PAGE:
The word “origami” is derived from the Japanese words “ori” (to fold) and “kami” (paper). Using the term “origami” for the global art of paperfolding was popularized by Lillian Oppenheimer and others in the 1950’s, but the concept of using paper as an artistic medium has been around as long as paper itself (approximately 2000 years).
If you’ve ever folded a paper airplane, you’ve done origami.
If you ever made a fortune teller/cootie catcher, you’ve done origami.
As a kid, when I went to see a movie at the movie theater, sometimes I’d compulsively start folding my ticket stub using classic origami moves. I didn’t know it then, but this was my first venture into origami “doodling.”
One of the great qualities of origami is its accessibility. In five minutes, I can teach you how to create a piece of classic art. It’s a low maintenance art form – all you need is paper – and even the simplest models are satisfying to complete (even if the folds aren’t as precise as you’d like). Most of the origami I folded as a child was from scrap printer paper we had at home which I cut into squares. How many people folded paper airplanes from pages ripped from their school notebook at some point in grade school?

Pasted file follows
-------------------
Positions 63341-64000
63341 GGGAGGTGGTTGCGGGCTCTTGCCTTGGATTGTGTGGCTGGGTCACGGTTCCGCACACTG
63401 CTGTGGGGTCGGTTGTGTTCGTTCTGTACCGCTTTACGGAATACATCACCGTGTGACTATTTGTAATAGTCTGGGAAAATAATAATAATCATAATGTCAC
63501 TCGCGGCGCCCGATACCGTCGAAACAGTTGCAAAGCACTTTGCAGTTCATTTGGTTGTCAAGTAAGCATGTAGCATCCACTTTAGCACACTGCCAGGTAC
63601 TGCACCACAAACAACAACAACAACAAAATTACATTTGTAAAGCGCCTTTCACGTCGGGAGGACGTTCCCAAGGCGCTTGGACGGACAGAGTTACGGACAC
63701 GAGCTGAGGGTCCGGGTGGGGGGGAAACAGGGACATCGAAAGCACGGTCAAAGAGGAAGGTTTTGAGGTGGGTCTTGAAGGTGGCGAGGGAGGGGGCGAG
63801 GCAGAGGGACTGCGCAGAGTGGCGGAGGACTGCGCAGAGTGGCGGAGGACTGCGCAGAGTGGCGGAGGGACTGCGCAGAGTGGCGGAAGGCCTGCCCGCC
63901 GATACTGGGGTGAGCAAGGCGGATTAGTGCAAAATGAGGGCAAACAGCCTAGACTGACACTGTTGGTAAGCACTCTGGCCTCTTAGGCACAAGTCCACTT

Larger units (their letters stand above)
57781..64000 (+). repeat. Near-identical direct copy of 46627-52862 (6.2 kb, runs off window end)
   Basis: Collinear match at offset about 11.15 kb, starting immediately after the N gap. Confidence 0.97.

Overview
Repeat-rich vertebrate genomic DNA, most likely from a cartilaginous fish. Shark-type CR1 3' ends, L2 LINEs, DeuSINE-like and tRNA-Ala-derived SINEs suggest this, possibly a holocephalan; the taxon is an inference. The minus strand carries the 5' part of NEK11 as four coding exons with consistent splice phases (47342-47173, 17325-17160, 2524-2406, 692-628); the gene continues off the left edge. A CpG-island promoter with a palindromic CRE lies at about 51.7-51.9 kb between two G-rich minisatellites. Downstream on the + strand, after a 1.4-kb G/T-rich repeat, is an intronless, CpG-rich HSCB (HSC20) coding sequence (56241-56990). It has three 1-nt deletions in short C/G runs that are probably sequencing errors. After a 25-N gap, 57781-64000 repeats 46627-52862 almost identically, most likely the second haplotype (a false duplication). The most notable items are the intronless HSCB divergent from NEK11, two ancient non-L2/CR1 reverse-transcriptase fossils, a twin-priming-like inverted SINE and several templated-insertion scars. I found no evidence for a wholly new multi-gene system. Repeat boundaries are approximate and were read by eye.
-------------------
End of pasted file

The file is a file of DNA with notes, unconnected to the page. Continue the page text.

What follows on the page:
Every model you create is unique. It may look a lot like the one your friend taught you, or like the image from a book of diagrams, or nowadays like the image from a video you watched online (I’m old school. I learned from hard copy books.), but every piece of paper offers its own creative adventure. If you look at two copies of the “same” model, one may be more precisely lined up at the edges or creases than the other, or the crimp of the leg may be at a slightly more acute angle, giving the model a slightly different character. At first, it may be satisfying (and perhaps pedagogically advantageous) to execute the model exactly as the instructions demonstrate, but eventually you can go rogue and bring your own creative sensibility to how you want the model to look.
I am not a highly technical or skilled origami designer. I can’t speak to the mathematical intricacies or complex techniques that elite origami designers incorporate to expedite their design process or produce hyper-realistic, super-complex models.
My background is as a creative. I believe that everyone has capacity for creativity and play, and that origami is a perfect medium to access it. Whether you identify as a right-brain person, a left-brain person, a visual person, a kinesthetic person, a mathematically inclined person, etc., you can find a way to create through paper folding.
To that end, my offerings are creative challenges. These challenges are meant to activate creativity and imaginative exploration, not necessarily to lead you to the most intricate, complex, publishing-worthy models. They are provocations/launchpads rather than rules/instructions.
Click here for advice on building your Origami Toolbox, including traditional folds, bases, models, and a list of Recommended Resources.
Click here to view the Challenges.